Suspects Held in Monastery Break-in

An attempted burglary at a Tibetan monastery followed earlier, successful thefts.

2011-03-08
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pashoe.jpg Would-be thieves tried to break into the Drongsar monastery in Pashoe county on March 3, 2011.
RFA

Five Chinese nationals have been detained following an apparent attempt to steal valuable religious artifacts from a Buddhist monastery in Tibet, according to Tibetan sources.

The incident occurred at around midnight on March 3, two days before the Tibetan Lunar New Year, a local man said, speaking on condition of anonymity.

The would-be thieves had tried to break into the Drongsar monastery in Pashoe county [in the Chamdo prefecture of the Tibet Autonomous Region], “where the scrolls of protector deities are kept,” he said.

“When monk guards sounded the alarm, the men fled in the dark, but one fell from a ladder and injured his leg.”

The man was nabbed near the monastery in the ensuing pursuit and handed over to local police, the source said.

Two other suspects were detained in the nearby town of Pema, where they work in a restaurant, the man said, and another two were detained by Chinese police near the Pomda airport.

Reached for comment, a high-ranking Pashoe county court official said only that "four Chinese nationals" were being held in connection with the attempted burglary and that Chinese police were investigating the break-in.

Suspects ‘tracked down’

Tashi Dorjee, a Tibetan living in exile in India and citing his own contacts in the region, said that police tracked down the last four men by using the phone record of the first suspect’s cell  phone.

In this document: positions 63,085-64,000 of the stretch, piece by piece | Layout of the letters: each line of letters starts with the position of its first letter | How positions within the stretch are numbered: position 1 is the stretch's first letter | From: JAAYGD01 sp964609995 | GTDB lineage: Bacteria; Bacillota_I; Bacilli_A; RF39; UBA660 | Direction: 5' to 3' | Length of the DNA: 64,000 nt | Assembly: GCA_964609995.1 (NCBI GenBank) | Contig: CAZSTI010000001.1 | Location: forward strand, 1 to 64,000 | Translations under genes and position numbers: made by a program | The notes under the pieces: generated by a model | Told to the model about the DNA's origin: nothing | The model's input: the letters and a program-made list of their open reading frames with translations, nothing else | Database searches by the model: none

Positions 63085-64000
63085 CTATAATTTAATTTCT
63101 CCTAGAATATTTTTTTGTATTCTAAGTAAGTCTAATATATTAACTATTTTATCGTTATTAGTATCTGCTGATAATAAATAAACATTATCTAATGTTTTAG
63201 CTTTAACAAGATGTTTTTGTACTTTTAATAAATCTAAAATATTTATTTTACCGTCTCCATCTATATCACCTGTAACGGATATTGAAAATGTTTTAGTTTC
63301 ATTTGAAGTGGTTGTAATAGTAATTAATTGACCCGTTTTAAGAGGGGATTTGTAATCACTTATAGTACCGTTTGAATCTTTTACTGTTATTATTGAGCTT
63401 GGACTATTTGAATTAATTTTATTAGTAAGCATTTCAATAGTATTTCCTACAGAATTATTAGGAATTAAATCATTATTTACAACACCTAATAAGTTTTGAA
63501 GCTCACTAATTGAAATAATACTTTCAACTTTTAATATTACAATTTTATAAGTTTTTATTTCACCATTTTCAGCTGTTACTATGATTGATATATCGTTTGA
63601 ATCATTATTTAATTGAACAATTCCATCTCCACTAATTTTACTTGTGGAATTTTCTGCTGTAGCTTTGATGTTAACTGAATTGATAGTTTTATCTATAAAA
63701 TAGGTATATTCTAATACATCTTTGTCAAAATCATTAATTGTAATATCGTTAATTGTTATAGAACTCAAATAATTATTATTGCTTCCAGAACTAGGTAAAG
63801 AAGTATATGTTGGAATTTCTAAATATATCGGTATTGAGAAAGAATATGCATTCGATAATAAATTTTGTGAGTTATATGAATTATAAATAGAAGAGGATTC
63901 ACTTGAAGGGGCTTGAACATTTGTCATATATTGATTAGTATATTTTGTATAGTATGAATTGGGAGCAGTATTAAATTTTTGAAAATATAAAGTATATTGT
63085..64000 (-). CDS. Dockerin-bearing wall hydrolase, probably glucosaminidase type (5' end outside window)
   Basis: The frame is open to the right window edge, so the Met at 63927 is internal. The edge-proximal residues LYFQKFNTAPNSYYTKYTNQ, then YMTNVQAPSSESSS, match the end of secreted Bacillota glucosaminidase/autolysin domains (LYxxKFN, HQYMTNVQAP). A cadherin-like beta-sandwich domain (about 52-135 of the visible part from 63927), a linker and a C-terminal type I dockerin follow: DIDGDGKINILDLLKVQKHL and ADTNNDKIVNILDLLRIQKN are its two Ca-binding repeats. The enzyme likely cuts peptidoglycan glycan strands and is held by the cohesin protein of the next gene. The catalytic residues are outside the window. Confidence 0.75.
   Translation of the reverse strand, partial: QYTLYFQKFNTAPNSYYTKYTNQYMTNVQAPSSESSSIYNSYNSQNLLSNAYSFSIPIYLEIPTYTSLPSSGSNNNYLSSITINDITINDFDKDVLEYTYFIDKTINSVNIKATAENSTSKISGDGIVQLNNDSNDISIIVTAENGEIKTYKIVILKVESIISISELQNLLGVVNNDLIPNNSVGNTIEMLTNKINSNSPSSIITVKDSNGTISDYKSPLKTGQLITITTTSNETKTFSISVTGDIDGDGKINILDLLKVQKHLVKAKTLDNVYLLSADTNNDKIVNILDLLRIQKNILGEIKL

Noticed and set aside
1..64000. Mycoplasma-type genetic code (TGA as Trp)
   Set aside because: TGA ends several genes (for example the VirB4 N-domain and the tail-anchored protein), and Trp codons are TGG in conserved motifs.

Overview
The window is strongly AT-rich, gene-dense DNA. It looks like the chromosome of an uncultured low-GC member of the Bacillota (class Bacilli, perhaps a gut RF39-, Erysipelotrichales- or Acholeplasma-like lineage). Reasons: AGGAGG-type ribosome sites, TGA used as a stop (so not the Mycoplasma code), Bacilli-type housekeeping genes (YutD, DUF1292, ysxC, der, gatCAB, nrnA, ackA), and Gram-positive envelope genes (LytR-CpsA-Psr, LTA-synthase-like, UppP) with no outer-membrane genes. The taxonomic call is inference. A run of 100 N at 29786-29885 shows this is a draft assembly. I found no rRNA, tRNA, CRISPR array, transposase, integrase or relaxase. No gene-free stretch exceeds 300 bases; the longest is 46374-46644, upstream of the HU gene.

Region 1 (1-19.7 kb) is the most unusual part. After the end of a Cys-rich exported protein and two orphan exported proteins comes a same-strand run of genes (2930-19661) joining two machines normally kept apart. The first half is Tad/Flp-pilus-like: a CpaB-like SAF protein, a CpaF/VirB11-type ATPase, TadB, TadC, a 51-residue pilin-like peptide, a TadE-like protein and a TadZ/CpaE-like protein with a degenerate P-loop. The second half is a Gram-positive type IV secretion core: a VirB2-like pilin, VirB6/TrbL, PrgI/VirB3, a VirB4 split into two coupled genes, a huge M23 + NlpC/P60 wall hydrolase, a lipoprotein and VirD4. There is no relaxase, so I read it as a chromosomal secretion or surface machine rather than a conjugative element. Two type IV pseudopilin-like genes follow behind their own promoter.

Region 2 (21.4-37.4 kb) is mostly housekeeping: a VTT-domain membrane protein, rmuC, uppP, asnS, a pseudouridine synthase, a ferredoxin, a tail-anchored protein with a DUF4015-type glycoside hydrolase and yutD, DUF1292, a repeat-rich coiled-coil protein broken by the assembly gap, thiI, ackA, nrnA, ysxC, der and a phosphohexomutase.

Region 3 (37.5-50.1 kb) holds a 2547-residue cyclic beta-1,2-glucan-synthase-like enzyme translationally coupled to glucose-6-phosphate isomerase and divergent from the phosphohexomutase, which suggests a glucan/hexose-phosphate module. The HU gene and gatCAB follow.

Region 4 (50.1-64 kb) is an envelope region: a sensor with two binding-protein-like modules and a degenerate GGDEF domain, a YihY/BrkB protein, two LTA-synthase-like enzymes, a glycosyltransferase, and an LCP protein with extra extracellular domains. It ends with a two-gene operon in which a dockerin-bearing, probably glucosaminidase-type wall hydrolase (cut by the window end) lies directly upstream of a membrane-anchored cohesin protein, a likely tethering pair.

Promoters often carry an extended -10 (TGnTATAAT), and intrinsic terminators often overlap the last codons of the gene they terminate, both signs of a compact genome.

“All five suspects are now being held at the Pema police station,” he said.

The men had “appeared to be well prepared with ladders and other equipment to break in,” Tashi Dorjee said.

Following the attempted theft, “around 10 local Tibetan representatives, including delegates from the monastery and nearby town, went to the Pashoe county seat and appealed to officials to thoroughly investigate the case,” the first source said.

“They told the authorities that this attempt was similar in many ways to incidents that had occurred several months before,” including the theft in October from the same monastery of four religious scroll paintings, including one considered priceless.

“Several years ago, Nerang monastery in Pashoe was also a victim of theft,” he added. “So the local people assume the same suspects could be involved.”

But a Tibetan monk named Tenpa, also living in exile in India and citing contacts in Tibet, said, “The Tibetans don’t believe that Chinese police officials will handle this issue seriously.”

Reported for RFA’s Kham Tibetan service by Soepa Gyaltso and Norbu Damdul. Translated by Dorjee Damdul. Written in English by Richard Finney.

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